Med J Aust. 2020 Jul 31. doi: 10.5694/mja2.50714. Online ahead of print.
INTRODUCTION: The coronavirus 2019 disease (COVID-19) pandemic is caused by severe acute respiratory syndrome coronavirus 2 (SARS-CoV-2). Pre-existing cardiovascular disease (CVD) increases the morbidity and mortality of COVID-19, and COVID-19 itself causes serious cardiac sequelae. Strategies to minimise the risk of viral transmission to health care workers and uninfected cardiac patients while prioritising high quality cardiac care are urgently needed. We conducted a rapid literature appraisal and review of key documents identified by the Cardiac Society of Australia and New Zealand Board and Council members, the Australian and New Zealand Society of Cardiac and Thoracic Surgeons, and key cardiology, surgical and public health opinion leaders.
MAIN RECOMMENDATIONS: Common acute cardiac manifestations of COVID-19 include left ventricular dysfunction, heart failure, arrhythmias and acute coronary syndromes. The presence of underlying CVD confers a five- to tenfold higher case fatality rate with COVID-19 disease. Special precautions are needed to avoid viral transmission to this population at risk. Adaptive health care delivery models and resource allocation are required throughout the health care system to address this need.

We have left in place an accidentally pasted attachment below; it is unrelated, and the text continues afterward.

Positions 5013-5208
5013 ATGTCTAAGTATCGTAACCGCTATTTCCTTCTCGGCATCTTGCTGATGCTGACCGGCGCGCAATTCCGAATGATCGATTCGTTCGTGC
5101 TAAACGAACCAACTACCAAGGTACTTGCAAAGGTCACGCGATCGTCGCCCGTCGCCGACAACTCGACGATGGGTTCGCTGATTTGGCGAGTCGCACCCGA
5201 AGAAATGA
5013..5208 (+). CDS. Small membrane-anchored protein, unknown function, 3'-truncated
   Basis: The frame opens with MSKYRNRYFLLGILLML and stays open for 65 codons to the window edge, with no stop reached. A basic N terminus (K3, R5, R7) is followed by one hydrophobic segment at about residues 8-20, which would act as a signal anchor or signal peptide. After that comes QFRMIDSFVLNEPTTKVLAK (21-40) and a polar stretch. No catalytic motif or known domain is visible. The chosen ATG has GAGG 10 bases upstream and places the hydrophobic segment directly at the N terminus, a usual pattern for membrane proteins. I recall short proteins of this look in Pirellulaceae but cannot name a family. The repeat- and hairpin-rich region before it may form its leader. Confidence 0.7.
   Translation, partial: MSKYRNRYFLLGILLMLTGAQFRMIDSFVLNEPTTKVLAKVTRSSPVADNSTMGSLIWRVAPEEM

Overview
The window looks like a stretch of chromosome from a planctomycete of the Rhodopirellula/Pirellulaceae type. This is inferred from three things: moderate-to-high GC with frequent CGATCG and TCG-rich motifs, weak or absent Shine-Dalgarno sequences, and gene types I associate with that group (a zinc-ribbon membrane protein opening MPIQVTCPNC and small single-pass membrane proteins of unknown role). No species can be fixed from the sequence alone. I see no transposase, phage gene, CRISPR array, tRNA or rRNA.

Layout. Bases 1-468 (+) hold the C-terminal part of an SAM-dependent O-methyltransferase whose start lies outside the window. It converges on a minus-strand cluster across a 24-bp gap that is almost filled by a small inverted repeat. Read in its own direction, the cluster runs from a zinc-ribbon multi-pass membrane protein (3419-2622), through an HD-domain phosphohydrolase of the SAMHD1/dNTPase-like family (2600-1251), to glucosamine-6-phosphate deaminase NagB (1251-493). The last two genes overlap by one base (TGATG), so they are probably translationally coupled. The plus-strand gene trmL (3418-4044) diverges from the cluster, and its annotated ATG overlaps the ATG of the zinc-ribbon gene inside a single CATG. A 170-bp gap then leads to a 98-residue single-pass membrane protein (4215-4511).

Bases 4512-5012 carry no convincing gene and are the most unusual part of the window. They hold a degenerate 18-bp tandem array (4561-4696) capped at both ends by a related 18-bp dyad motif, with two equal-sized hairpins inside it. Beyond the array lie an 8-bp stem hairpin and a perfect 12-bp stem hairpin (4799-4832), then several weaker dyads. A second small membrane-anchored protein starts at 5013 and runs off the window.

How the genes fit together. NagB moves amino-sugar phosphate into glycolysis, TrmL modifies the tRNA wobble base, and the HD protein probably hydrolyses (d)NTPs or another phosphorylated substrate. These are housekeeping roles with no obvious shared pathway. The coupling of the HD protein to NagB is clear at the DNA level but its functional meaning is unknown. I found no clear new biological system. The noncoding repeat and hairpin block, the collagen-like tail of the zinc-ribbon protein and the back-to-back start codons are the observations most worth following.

CHANGES IN MANAGEMENT AS A RESULT OF THIS STATEMENT: Cardiovascular health services and cardiovascular health care providers need to recognise the increased risk of COVID-19 among CVD patients, upskill in the management of COVID-19 cardiac manifestations, and reorganise and innovate in service delivery models to meet demands. This consensus statement, endorsed by the Cardiac Society of Australia and New Zealand, the Australian and New Zealand Society of Cardiac and Thoracic Surgeons, the National Heart Foundation of Australia and the High Blood Pressure Research Council of Australia summarises important issues and proposes practical approaches to cardiovascular health care delivery to patients with and without SARS-CoV-2 infection.